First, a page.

My Mind at Night

I have insomnia. Sometimes my mind insists on keeping me awake even when my body screams for sleep, and I have no choice but to let it. Drawing helps me put things into perspective and halts the progression of my negative thoughts before they pull me deeper into the dark, bottomless pit that I dig myself. This drawing took several months to complete, because I worked on it only when I was feeling anxious, mostly at nighttime. Charcoal isn’t my preferred medium as I’m a perfectionist and end up covered in it, but I felt it worked best to convey the emotions I was trying to express. I’m grateful to have things I can do that silence my mind – I know that not everyone does.


10 Things that Irrationally Terrify Me

10 Things that Irrationally Terrify Me

  1. When I close my eyes to wash shampoo out of my hair. You never know what kind of psychopathic murders could enter the bathroom and attack me whilst I’m soapy and vulnerable.
  2. Leaving a store without having purchased anything. ‘Will the employees think I’ve shoplifted? I didn’t steal anything I swear. Oh my god, what if the alarms go off? I look so suspicious right now. BE COOL, you’re innocent!’
  3. “We’ll start by getting to know each other. Everyone tell me your name and bit about yourself.” Does this even need explaining?
  4. Have you ever had an animal stare at you intently for no reason whatsoever? They know things. I don’t know what things… but things.
  5. *the power cuts out* ‘OHMYGOD I AM GOING TO DIE!
  6. When someone knocks on the door and I not-so-smoothly dive out of view, even though the postman totally sees me and thinks I’m a few raisins short of a fruitcake.
  7. Small holes. If you don’t already know about trypophobia – google it. Or don’t. Consider yourself warned.
  8. Knowing that sewer rats can swim through the pipes and potentially end up in my toilet. Just imagine if you heard splashing and squeaking underneath your butt as you peed! I’m pretty sure the whole neighbourhood would hear my screams of terror.
  9. Eating any kind of meat from a can. I don’t even know if it can be called meat, but it’s terrifying stuff… whatever it is.
  10. The thought that I have the ability to kill someone if I so desired. It’s pretty terrifying to know that the only things stopping everyone from going on a murder spree is rational thought and basic human decency.

What a way to end this list! Don’t pretend like you haven’t had those kinds of thoughts, the intrusive ones that your brain conjures up when you’re holding a sharp knife or standing on the edge of a cliff. I’m glad they’re only fleeting, but it’s still quite jarring to know what our minds are capable of. Anywho, I hope this list made you feel a bit better about any irrational fears you may have, and I hope you’re having a terror-free day, wherever you may be! :3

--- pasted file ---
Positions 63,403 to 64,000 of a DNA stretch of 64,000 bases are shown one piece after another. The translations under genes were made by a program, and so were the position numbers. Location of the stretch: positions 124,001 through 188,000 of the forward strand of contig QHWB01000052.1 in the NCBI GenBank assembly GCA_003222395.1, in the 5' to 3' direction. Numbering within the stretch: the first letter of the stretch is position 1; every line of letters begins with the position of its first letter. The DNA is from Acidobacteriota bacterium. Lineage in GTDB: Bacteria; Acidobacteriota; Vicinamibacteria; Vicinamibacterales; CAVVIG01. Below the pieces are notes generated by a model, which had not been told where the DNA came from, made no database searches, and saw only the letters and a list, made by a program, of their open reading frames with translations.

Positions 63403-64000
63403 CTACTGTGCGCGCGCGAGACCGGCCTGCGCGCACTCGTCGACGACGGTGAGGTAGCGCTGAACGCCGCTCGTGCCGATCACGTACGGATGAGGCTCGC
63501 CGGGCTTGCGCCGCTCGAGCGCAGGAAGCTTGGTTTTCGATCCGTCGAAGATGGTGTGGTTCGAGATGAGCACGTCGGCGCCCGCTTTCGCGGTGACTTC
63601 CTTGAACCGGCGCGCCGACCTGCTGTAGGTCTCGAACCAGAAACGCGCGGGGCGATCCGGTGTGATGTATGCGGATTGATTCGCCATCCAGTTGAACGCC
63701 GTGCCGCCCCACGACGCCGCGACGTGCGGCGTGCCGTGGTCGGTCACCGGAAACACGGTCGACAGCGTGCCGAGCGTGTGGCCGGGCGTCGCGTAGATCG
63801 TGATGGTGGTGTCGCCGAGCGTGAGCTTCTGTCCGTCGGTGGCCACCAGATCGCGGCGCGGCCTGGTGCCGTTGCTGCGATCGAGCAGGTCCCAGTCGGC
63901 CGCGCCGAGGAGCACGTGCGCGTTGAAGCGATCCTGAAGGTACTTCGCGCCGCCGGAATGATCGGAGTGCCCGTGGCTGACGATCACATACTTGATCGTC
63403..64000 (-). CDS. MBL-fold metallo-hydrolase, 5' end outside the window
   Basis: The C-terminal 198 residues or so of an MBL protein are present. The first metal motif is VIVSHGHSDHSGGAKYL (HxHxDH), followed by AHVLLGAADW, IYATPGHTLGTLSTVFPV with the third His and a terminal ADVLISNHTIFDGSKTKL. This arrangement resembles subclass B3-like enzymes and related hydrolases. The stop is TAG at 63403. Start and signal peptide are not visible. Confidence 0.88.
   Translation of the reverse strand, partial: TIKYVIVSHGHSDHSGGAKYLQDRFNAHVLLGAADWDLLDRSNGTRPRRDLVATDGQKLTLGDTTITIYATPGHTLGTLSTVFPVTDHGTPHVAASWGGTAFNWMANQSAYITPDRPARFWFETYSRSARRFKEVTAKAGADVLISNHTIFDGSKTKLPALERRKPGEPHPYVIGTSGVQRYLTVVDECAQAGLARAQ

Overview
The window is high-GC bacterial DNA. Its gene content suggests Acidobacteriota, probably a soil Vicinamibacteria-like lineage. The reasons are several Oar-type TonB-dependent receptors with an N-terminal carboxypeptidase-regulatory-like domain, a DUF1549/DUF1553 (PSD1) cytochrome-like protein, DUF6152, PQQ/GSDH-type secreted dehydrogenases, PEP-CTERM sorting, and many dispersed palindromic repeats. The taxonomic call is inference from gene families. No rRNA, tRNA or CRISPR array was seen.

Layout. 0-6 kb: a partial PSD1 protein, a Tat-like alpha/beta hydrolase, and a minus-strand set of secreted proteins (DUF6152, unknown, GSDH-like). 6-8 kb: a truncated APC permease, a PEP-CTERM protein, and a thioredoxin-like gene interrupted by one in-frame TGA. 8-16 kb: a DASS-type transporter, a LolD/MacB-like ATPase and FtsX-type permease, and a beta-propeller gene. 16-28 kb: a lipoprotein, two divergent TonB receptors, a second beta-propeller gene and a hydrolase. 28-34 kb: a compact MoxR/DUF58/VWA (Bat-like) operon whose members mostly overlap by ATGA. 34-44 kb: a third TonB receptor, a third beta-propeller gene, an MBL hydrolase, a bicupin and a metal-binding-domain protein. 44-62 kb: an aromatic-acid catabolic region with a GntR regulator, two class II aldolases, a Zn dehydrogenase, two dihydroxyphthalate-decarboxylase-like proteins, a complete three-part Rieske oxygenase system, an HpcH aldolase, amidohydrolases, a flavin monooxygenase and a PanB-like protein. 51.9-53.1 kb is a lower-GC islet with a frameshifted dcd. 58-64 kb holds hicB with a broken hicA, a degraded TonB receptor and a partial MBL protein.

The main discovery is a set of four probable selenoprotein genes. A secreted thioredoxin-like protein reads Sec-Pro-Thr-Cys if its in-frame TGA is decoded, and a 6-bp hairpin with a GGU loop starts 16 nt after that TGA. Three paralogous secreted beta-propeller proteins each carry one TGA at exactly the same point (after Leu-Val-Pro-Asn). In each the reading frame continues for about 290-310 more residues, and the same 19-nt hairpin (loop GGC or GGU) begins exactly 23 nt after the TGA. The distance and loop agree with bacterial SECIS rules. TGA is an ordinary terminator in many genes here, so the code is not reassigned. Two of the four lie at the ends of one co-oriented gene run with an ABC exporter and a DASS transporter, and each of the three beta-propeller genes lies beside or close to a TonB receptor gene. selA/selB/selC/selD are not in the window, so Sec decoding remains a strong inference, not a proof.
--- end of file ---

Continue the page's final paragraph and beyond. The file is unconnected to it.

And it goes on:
Anxiety & Turtle Potties

Imagine this. You’re about to go for a shower. The water is running; you’re eager to feel its warmth cascade from the shower head and caress your bare skin. When you step inside, your breath lodges in your throat. The water is freezing cold, liquid icicles trickling down your body and holding you in place. Each breath becomes more frantic than the last as you struggle to maintain control. You’re frozen, helpless to the icy droplets piercing your skin, like daggers. All it takes is one simple motion, one step. Amidst your panic, you somehow manage to grip the tap and turn it off, leaving you gasping for air. You stand there, naked and vulnerable, tears mixing with droplets as they fall down the drain. Every thought you had before you stepped foot into the shower is gone. All you can think about is the lingering feeling of fear and the suffocating layer of water clinging to your skin.

I’m an anxious person, and have been since birth. My parents like to remind me of the crippling fear I once had as a toddler, when I was deathly afraid of my green turtle potty. Apparently, I’d look down in horror at what I had produced and would run away in hysterics. My anxiety lessened when I progressed to the ‘big toilet’, which had been fitted with a toilet training seat just for me. One afternoon, my mother asked my father if he could watch me for ten minutes whilst she showered; a task that he’d been given multiple times before. On this particular occasion however, something went awry and my parents were alerted to my blood curdling screams coming from our second bathroom. To their dismay, they found me red-faced and hysterical with a toilet seat stuck firmly around my neck. No amount of pulling, lifting or greasing would remove it, which left them wondering how on earth I’d gotten it over my head to begin with. With only one thing left that they could think to do, I was buckled into my car seat as we drove down the road where a bewildered family friend promptly removed the plastic seat with a tool resembling garden shears. My memory of this is vague, although I’m pleased to report that I have not been permanently scarred by this incident. Apart from some minor anxiety surrounding public bathrooms and people hearing me pee, I’m handling things pretty well these days. :3

I guess the point I’m trying to make here is that anxiety ebbs and flows. The things that make us anxious today are unlikely to make us feel the same way a year from now. Anxiety isn’t something that will ever disappear completely. We learn to manage it and push through the irrational thoughts and negative voices in our heads, because that is the only thing we can do. We will not be ruled by anxiety, and although there will be bad days, we won’t let them stop us from achieving greatness… even if that means peeing loudly for the world to hear!